It's World Breastfeeding Week. With this year's theme: Educate and Support. But what does this mean?
It means educating our girls, teens, young women about breastfeeding. About all the benefits. About the potency it has for themselves, their future babies, and the community at large.
It means encouraging parents-to-be to invest time in antenatal breastfeeding education. So they walk into the experience with a sound knowledge base. Yes, it's natural. But it's a learned skill, and knowledge is power.
It means supporting and facilitating physiological birth. So that the mother-baby dyad have the scaffolding in place for the best start.
It means un-interrupted skin to skin contact at birth. No time restrictions. So that babies have the opportunity to imprint those instinctive sequential feeding behaviours.
It means lower midwife to patient ratios. So that midwives have the time to wholeheartedly support breastfeeding; to watch each mother feed; to teach her how to latch her baby correctly and therefore avoid any trauma; to recognise any issues early and be able to problem solve with empathy, patience and care.
It means teaching women about early feeding cues, so they can recognise that perfect window to feed.
It means normalising newborn and infant feeding behaviours. So families have realistic expectations of what that postpartum will look like and that babies really feed and drink just like we do - often!!
It means access to IBCLC's on every postnatal ward, so any women experiencing hurdles have access to expert advice before going home.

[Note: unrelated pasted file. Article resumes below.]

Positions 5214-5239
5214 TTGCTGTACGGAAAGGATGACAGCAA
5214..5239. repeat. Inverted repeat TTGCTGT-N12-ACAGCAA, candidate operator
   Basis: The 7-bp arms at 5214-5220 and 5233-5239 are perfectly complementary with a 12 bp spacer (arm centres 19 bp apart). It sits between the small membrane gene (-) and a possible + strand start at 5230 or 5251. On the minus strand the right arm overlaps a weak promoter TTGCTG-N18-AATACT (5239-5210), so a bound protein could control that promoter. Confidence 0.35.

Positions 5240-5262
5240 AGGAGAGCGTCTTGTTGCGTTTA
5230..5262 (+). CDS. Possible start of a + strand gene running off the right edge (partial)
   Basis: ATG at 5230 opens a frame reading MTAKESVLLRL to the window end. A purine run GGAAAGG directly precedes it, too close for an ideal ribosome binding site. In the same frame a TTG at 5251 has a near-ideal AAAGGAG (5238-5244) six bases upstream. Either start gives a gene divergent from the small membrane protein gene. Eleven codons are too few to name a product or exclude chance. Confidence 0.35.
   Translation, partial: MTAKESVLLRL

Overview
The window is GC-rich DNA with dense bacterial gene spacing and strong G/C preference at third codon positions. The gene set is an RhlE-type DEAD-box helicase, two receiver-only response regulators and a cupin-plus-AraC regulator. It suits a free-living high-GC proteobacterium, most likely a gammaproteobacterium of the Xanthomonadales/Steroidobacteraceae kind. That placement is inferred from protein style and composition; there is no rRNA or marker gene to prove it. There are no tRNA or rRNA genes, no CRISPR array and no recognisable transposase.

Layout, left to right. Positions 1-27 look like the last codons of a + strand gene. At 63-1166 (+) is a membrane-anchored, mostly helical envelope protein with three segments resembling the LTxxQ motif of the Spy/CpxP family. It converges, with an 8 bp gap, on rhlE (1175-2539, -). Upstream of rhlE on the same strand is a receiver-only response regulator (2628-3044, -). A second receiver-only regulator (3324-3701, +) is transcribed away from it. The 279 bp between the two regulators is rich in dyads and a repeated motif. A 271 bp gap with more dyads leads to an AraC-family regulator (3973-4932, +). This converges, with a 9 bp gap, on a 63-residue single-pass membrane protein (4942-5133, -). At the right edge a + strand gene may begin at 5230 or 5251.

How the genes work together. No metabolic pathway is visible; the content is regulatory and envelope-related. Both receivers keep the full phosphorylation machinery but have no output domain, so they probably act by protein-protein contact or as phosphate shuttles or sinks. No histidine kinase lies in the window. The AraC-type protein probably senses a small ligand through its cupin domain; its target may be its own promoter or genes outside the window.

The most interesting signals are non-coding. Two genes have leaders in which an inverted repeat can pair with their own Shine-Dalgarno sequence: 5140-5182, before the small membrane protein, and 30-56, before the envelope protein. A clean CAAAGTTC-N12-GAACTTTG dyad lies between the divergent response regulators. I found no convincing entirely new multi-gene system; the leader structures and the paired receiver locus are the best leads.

It means extended domiciliary care. That no woman and baby experiencing hurdles are left discharged without support or referral to appropriate services.
It means access to a mobile IBCLC and breastfeeding drop in centre within every city council. So women have access to free local expert advice.
It means medicare rebates for private IBCLC's. So that expert advice is affordable to those who may otherwise not seek it when needed.
It means teaching women, their families and our community to have reverence for that 4th trimester. It means a cultural shift. For women to have a period of confinement. Minimal visitors. Where the focus is rest, nourishment with warm healing foods and recovery. To bathe in their babies, and their babies in them. Hours of un-interrupted skin to skin contact. And for that to be normal.
It means a support circle surrounding the postpartum family and co-ordinating meal drops offs, an extra set of hands with household tasks and occupying any older children.
It means normalising breastfeeding in public. So women see other women breastfeeding their babies. So our daughters see us breastfeeding our babies. So that it becomes the cultural norm, and so that the cycle then continues....
That's what "educate and support" looks like on a whole individual-family-community-systemic level.